3. The intention behind using a blend on the skin: A diffuser blend is breathed in and can offer many benefits. Topical blends are best for localized issues or if you want to enjoy the aromatic benefits of essential oils on areas near the face/nose such as wrists or neck area.

If a blend is intended for facial use a 0.5% to 1% blend is generally sufficient. For everyday use for adults -- say a massage blend or body cream a 2% blend works well. For therapeutic intent -- such as a chest rub to open airways or a rub to ease achy joints or muscles a 3% or perhaps higher blend used for a short time is warranted. It's important to consider the purpose and potency of the essential oils being used.

So in a nutshell if you plan to use essential oils topically it's wise to know the dermal limit of the oils you plan to use and take into consideration age and sensitivity as well as intention of use. For example cinnamon is a great anti-microbial but it can burn the heck out of your skin if used topically if you don't know maximum dermal limits. Or likewise is you create a lovely bergamot scented lotion or lip balm and apply and go out in the sun you could get a nasty burn.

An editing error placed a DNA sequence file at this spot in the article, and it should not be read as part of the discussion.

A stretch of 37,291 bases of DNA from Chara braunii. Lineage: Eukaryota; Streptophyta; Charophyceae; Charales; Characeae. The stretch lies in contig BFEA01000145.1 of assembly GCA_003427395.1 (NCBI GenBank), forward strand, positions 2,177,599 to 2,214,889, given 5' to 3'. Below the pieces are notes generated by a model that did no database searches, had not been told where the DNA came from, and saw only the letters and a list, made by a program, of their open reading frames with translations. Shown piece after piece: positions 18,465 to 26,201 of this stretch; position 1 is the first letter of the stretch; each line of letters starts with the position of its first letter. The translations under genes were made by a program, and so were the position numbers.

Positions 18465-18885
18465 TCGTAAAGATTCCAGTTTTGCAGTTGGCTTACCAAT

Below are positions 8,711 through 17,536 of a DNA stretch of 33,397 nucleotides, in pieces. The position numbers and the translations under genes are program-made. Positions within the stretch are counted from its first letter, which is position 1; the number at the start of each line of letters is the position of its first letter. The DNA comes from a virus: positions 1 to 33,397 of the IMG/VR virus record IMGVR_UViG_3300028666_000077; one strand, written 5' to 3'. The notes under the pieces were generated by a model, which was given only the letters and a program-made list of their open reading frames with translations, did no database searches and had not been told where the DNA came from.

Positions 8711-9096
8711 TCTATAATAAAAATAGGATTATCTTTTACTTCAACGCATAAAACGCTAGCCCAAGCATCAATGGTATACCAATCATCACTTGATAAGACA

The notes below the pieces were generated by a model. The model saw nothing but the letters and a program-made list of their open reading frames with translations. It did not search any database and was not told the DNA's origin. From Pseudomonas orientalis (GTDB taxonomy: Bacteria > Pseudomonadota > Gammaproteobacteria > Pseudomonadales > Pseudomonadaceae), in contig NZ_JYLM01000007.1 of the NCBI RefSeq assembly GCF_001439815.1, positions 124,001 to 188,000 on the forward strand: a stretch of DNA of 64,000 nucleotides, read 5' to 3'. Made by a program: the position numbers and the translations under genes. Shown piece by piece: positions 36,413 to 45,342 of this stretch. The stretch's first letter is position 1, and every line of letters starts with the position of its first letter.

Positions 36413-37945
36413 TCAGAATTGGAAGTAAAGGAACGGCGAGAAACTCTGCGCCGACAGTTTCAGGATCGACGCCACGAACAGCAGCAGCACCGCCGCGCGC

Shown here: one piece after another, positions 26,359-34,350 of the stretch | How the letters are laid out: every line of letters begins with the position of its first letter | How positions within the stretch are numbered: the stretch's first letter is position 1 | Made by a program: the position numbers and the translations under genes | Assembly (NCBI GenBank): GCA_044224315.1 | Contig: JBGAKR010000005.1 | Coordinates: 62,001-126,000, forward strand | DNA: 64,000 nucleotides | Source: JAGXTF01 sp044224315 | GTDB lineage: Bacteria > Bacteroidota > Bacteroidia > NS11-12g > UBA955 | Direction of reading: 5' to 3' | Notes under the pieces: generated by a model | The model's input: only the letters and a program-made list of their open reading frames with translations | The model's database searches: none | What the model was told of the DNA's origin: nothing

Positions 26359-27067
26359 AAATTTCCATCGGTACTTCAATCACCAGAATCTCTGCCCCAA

So what does 1%, 2%, 3% dilution mean anyway? In making large batches it means measuring by weight or volume -- but for small batches using drops works well.

A typical ounce or 30 ml of essential oil contains between 500-600 drops -- so 1% of that is 5-6 drops per oz or 30 ml of carrier.

Breaking that down:

5-6 drops of essential oils per oz or 30 ml of cream or carrier is a 1% dilution

10-12 drops of essential oils per oz or 30 ml of cream or carrier is a 2% dilution

15-18 drops of essential oils per oz or 30 ml of cream or carrier is a 3% dilution

sometimes for acute situations a higher dilution is warranted for a short time -- this might be to fight an infection, an injury, or acute skin issue. Consult your aromatherapist or holistic health care provider for guidance.

Featured Recipe: Focus Blend for Adults: This cream features rosemary, peppermint, and orange to support focus and open airways. This cream can be used for study, work, or to ease stuffiness.

Materials needed:

1-2 oz jar

1 oz unscented cream

4 drops rosemary essential oil

3 drops peppermint essential oil

3 drops orange essential oil

add cream to jar and add oils to the cream. Mix well using a glass stirring rod or clean utensil. Apply to chest, wrists, neck, or areas as needed to support memory and focus. Can be used as a refreshing body cream as well.

I hope this blog helped you better understand the how and why of using essential oils topically. If you have additional questions please leave them in the comment section or contact Tricia

Aromatic blessings friends,